When Tami Neilson strolled on stage for her July 16 show at the Festival d’été de Québec (FEQ) she had the audience’s full attention before she even sang a word. Neilson’s stage get-up included a crown, not the kind that modern royalty would normally sport but more like something fit for an ancient Aztec queen, or perhaps a member of a Mardi Gras krewe. Neilson kept the crown on for her entire performance and by the time the show ended fans were ecstatic to have witnessed the musical coronation.
Held annually in Québec City, FEQ is not only the premiere music festival in Canada but one of the largest in North America as well. Neilson joined a diverse lineup of over 120 acts that also included Alanis Morissette, Marshmello, Charlie XCX, Rage Against the Machine, Femi Kuti, Sum 41, Garbage, Luis Fonsi, Death from Above 1979, Halsey, Ludacris, Spin Doctors and lots of bands from Québec and elsewhere in Canada. Neilson’s appearance on the eleventh day of the 12-day festival coincided nicely with the release of her latest album Kingmaker which dropped the day before her show. Neilson and her backup, guitarist (and brother) Jay Neilson and drummer Mark Mariash played a set that included about half of the songs on the new record.
The self-penned “Ain’t My Job,” the closing cut on Kingmaker, served as the opening song of Neilson’s 11-song set. Jay Neilson got so excited playing the opening groove that he broke a string on his guitar, something Tami teased him about after the song ended. “Did you break your guitar on the first song?” She was playful about it and told the audience that she could rib her guitar player since he was family. After playing “Walk (Back to Your Arms)” from her 2014 album Dynamite Neilson made reference to her crown, joking, “This is my casual outfit” while adjusting the headpiece and saying, “We need to wear crowns more often, right, girls?”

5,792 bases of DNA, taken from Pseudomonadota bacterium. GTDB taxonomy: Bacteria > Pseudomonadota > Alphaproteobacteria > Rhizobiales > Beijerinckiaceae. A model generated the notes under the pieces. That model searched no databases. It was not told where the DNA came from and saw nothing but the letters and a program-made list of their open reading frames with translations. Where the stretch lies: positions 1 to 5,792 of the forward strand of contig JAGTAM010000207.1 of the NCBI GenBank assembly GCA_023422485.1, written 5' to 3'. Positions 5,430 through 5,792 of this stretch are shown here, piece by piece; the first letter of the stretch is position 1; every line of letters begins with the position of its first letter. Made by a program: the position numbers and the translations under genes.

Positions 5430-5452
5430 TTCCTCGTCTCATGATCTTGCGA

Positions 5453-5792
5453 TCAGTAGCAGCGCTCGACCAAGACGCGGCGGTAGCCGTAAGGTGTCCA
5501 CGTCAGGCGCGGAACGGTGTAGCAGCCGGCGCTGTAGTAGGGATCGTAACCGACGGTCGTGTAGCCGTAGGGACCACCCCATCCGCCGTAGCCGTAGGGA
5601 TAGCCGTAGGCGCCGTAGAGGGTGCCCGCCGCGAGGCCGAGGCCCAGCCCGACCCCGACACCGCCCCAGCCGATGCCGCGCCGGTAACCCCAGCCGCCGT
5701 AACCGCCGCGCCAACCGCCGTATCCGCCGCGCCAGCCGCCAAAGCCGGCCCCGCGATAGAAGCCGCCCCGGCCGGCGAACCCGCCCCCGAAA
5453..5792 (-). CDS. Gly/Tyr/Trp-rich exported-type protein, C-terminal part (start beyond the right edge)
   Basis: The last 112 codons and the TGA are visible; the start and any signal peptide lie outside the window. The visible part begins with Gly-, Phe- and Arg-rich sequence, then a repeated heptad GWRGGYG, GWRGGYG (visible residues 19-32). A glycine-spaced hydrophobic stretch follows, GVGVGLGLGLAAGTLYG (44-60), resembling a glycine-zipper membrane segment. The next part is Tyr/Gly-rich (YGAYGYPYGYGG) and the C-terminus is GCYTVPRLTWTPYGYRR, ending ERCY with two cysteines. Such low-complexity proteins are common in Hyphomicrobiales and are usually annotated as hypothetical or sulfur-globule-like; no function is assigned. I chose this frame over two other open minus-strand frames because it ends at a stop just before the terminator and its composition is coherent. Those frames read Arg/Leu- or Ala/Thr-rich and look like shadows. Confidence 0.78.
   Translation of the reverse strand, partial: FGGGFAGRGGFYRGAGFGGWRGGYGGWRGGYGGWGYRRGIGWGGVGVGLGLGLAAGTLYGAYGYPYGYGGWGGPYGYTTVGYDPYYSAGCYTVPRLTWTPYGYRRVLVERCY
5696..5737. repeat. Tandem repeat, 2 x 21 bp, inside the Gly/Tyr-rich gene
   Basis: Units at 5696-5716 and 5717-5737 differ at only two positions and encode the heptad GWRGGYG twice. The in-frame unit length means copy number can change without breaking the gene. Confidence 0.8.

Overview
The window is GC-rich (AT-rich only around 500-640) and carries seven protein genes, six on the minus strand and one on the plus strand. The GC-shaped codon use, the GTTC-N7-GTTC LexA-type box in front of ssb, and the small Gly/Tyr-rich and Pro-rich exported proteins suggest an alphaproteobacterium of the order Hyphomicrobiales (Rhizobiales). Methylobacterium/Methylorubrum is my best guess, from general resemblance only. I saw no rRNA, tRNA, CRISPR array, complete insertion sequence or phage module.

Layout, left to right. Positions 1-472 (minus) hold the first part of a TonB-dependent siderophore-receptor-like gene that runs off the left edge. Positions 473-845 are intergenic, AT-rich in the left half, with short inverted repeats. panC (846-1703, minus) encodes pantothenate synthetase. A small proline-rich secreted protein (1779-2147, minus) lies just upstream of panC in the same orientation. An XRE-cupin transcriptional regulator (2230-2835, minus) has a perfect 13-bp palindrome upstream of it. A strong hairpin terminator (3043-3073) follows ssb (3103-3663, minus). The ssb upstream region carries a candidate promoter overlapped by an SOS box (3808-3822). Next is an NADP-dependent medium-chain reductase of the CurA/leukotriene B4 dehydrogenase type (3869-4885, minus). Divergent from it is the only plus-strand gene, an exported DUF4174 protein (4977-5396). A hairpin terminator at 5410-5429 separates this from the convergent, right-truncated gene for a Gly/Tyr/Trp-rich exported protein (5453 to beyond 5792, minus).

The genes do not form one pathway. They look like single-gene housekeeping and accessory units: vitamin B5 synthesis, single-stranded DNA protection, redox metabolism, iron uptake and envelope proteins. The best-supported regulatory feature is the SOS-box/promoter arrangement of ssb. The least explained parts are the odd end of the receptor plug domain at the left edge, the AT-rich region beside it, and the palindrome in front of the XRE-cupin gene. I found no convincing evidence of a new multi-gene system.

Neilson’s between-song patter on the evening often offered wisdom dealing with female empowerment and she was candid about how she had been manipulated by men in music business dealings of the past. Commenting about “Daughter Not the Son,” a cut that imagines the “king of country music” as a woman not a man, Neilson volunteered that Dolly Parton would be her pick for the royal title; during the song Tami namechecks Kitty Wells who she opened for when she was just 10 years old.
Other songs from Kingmaker were the title cut, “Careless Woman,” that Neilson performed sitting down so that she could clap and slap out a rhythm on her legs; and “Green Peaches,” a cut that is about the exploitation of women that’s lyrically cloaked in the metaphor “Eating green peaches right off the tree.” While most of Kingmaker features Neilson singing in a style that is boisterous soul, she is also very accomplished in country, the genre that she started out in as a youngster. Kingmaker features the great pure country cut “Beyond the Stars” on which she duets with Willie Nelson; for this show Jay sang Willie’s part. Co-written by Tami, the song is instantly recognizable as perfectly fitting Willie’s oeuvre.
Neilson, a native Canadian and longtime resident of New Zealand, sprinkled her commentary with thoughts about both places, joking about being from Toronto by saying, “Nobody’s perfect” and saying how much she misses her late father who passed away seven years ago. Particularly touching was her explanation of how she discovered a snippet of a song her father was working on (everyone in the family is musical and performed together as The Neilsons) and developed it into a finished song. She also spoke on how some folks tend to think that all musicians are rich, before playing “10 Tonne Truck” – the joke being that musicians make so much money that they need a sizable conveyance to move it all. Also touching was the set’s finale “You Were Mine.”
Most of Neilson’s upcoming performances are in New Zealand and a complete list is available on her website.